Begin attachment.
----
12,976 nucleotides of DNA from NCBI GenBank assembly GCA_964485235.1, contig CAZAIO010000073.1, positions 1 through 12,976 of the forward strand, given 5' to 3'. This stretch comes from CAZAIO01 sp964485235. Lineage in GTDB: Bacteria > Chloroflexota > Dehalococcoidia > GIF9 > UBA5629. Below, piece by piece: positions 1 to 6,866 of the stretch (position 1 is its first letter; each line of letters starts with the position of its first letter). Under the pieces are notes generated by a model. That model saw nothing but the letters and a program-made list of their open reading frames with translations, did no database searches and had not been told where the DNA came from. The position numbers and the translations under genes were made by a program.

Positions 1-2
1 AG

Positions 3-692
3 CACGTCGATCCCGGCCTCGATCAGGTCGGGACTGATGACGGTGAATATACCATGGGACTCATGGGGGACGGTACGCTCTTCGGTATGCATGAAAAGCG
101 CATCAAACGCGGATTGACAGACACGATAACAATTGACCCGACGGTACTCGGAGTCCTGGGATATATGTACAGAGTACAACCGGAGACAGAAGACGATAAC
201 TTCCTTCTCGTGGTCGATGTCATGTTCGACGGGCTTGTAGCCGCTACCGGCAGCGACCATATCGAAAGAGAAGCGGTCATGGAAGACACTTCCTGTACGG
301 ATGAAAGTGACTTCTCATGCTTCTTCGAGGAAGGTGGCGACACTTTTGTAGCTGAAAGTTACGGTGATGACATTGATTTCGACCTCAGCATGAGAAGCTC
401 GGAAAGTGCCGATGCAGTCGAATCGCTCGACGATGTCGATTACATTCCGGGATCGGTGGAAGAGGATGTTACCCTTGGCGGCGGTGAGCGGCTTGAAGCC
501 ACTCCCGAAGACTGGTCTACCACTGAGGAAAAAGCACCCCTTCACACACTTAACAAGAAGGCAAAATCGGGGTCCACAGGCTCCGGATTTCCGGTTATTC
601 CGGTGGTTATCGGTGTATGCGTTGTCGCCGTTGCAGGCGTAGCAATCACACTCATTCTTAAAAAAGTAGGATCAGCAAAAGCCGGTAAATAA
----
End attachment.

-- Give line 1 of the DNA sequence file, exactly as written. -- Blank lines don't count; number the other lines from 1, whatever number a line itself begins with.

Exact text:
12,976 nucleotides of DNA from NCBI GenBank assembly GCA_964485235.1, contig CAZAIO010000073.1, positions 1 through 12,976 of the forward strand, given 5' to 3'. This stretch comes from CAZAIO01 sp964485235. Lineage in GTDB: Bacteria > Chloroflexota > Dehalococcoidia > GIF9 > UBA5629. Below, piece by piece: positions 1 to 6,866 of the stretch (position 1 is its first letter; each line of letters starts with the position of its first letter). Under the pieces are notes generated by a model. That model saw nothing but the letters and a program-made list of their open reading frames with translations, did no database searches and had not been told where the DNA came from. The position numbers and the translations under genes were made by a program.